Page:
Os01g0201700

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The rice OsMADS3(Os01g0201700) is a member of MADS-box transcription factors in rice, it belongs to class C genes of the ABC model of flower development in plants[1][2].

Annotated Information

Function

Figure 1. Mutant VS. WT(from reference) [1].
(A) Plant after bolting.(B) Panicle at the heading stage.(C) to (F) Flowers at stage 11 ([C] and [E]) and stage 12 ([D] and [F]) .(G) and (H) Pollen grains at stage 12 stained by I2-KI.(I) and (J) Transverse sections of fresh anthers prepared from flowers like those in (D) and (F) without the staining treatment. MP, mature pollen; Msp, microspore; T, tapetum; WT, wild type. Bars = 5 mm in (C) to (F), 50 mm in (G) and (H), and 10 mm in (I) and (J).
Figure 2. Analyses of the MT-1-4b-amiRNA Lines. [1].
Figure 3. Molecular Identification of Rice MADS3. [1]
Figure 4. Rice MADS3 Expression Pattern Analysis. [1]
Figure 5. Phylogenetic Analysis of MADS Domain Proteins in the AG Subfamily. [2]

OsMADS3(Os01g0201700)plays key roles in both stamen identity specification and late anther development ,and Loss-of-function mutants of OsMADS3 result severe defects in stamen identity and lodicule number[1][2].OsMADS3 is highly expressed in the tapetum and microspores during late anther development and is a key transcriptional regulator that functions in rice male reproductive development, at least in part, by modulating ROS levels through MT-1-4b[1].

  • OsMADS3 plays a synergistic role with OsMADS13 in both ovule development and floral meristem termination[3].
  • OsMADS3 represses the expression of the putative A-class gene DEP (OsMADS15)[3].
  • OsMADS3 and OsMADS58 have been subfunctionalized such that they play more predominant roles in distinct whorls[2].
  • The expression of OsMADS3 and OsMADS58can be activated by OsMADS6 to regulates the stamen, carpel, and meristem identities at early stages and specifies carpel/ovule development[[4].

Mutation

OsMADS3 alleles:mads3-1,mads3-2,mads3-3,mads3-4.

  • mads3-1 is a weak allele carrying an insertion in the C-terminal region of the gene and showing no defective floral organs[2].
  • mads3-2 is an intermediate allele with a mutation at the C terminus of the K-domain and reduced expression of the gene, which resulted in mild transformation of stamens into lodicules[2].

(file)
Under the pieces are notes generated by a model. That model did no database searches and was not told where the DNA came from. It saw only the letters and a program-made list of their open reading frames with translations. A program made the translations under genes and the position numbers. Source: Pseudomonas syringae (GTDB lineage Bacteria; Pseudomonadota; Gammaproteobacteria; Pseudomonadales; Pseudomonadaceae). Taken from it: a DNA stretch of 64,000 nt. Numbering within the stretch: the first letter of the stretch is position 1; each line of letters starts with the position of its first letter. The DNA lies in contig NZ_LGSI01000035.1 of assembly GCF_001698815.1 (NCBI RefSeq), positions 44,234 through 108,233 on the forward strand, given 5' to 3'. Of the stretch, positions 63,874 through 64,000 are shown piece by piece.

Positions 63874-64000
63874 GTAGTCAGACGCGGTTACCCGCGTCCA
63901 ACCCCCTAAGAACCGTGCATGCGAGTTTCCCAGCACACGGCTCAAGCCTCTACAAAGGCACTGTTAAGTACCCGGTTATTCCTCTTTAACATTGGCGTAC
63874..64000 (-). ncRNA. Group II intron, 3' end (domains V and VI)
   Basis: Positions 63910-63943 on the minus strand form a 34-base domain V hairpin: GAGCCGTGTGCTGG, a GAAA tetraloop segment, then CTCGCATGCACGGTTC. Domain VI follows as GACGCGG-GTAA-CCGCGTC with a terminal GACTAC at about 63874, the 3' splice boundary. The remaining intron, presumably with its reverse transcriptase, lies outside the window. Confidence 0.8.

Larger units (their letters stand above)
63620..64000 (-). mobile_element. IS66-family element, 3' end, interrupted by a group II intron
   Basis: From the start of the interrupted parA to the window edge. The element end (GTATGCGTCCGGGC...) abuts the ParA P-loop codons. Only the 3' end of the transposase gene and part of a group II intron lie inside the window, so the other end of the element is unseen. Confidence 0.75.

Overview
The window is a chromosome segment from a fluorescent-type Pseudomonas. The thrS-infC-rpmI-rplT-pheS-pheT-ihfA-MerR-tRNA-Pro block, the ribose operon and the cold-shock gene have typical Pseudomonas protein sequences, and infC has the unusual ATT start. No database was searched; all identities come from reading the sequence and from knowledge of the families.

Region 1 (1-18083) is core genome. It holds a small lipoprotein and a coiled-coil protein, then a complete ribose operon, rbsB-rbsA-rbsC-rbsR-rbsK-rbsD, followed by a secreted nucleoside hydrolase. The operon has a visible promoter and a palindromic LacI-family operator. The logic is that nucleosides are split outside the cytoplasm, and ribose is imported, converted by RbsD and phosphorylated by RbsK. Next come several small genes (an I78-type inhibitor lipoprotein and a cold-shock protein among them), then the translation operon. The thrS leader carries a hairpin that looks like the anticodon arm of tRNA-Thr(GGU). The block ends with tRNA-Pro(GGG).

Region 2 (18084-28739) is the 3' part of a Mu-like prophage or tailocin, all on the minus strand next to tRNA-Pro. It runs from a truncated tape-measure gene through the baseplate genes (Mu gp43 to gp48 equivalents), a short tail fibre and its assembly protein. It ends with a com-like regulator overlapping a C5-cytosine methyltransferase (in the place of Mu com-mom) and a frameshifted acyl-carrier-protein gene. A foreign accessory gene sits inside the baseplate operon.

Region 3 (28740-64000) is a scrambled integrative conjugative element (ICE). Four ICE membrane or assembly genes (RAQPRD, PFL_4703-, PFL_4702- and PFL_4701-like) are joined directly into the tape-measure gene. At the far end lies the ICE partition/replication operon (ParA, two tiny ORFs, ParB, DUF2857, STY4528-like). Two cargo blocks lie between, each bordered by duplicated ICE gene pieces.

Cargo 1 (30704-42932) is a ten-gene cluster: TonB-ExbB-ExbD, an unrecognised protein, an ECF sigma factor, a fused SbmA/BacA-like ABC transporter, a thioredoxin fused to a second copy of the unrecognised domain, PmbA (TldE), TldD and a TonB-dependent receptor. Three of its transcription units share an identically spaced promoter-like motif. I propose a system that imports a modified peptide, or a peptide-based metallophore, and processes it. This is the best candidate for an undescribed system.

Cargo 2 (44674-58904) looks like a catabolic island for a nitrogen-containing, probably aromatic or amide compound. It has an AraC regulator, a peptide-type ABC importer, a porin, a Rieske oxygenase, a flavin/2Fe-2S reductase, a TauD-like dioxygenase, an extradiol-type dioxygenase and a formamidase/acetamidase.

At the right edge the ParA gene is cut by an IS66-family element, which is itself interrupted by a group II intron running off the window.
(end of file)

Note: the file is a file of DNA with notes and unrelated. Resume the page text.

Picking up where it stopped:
• mads3-3 is a strong allele in the Dongjin (a japonica cultivar) background. It contains a T-DNA insertion in the second intron of the gene, which leads to no detectable OsMADS3 transcript and homeotic transformation of nearly all stamens in whorl 3 into lodicule-like organs [2].
  • mads3-4, which results in a mutation in the middle region of the K-domain of OsMADS3, seems to be another intermediate mutant with reduced expression of OsMADS3[1].

Expression

the expression of OsMADS3is detectable in stamen primordia[2], when the lemma and palea primordia initiate, but disappears soon after the appearance of the stamen primordia. However, mads3-4 seems to show strong defects in late anther development (Figures 1C to 1F). RT-PCR detected no obvious expression of OsMADS3 in vegetative organs, nonreproductive floral organs (i.e., glumes, lemma, and palea) (Figure 5A). By contrast, an increase in OsMADS3 expression was detected in anthers starting from stage 9, when young microspores form. The expression of OsMADS3 peaked at stage 11, when the bicellular pollen forms, and decreased at stage 12 (Figure 5A). In addition, the OsMADS3transcript was weakly detected in the pistil at the heading stage (Figure 5A). Consistent with the RT-PCR data, transgenic rice plants expressing the GUS gene driven by the OsMADS3 promoter (3.1 kb) exhibited GUS activity from stage 9 to 12 during anther development (Figure 5B). GUS activity was also observed in the stigma of the pistil (Figure 5C). Furthermore, transverse anther sections showed GUS expression[1].

Evolution

OsMADS3 is most closely related to OsMADS58 among the rice MADS box genes. OsMADS3 and OsMADS58 share 96 and 67% sequence identity in the MADS domain and across the whole protein, respectively.OSMADS3 and OSMADS58 share similar genomic organization: they contain 10 exons and 9 introns at the same positions and have a large intron after the second exon, which partly contains the MADS boy[2].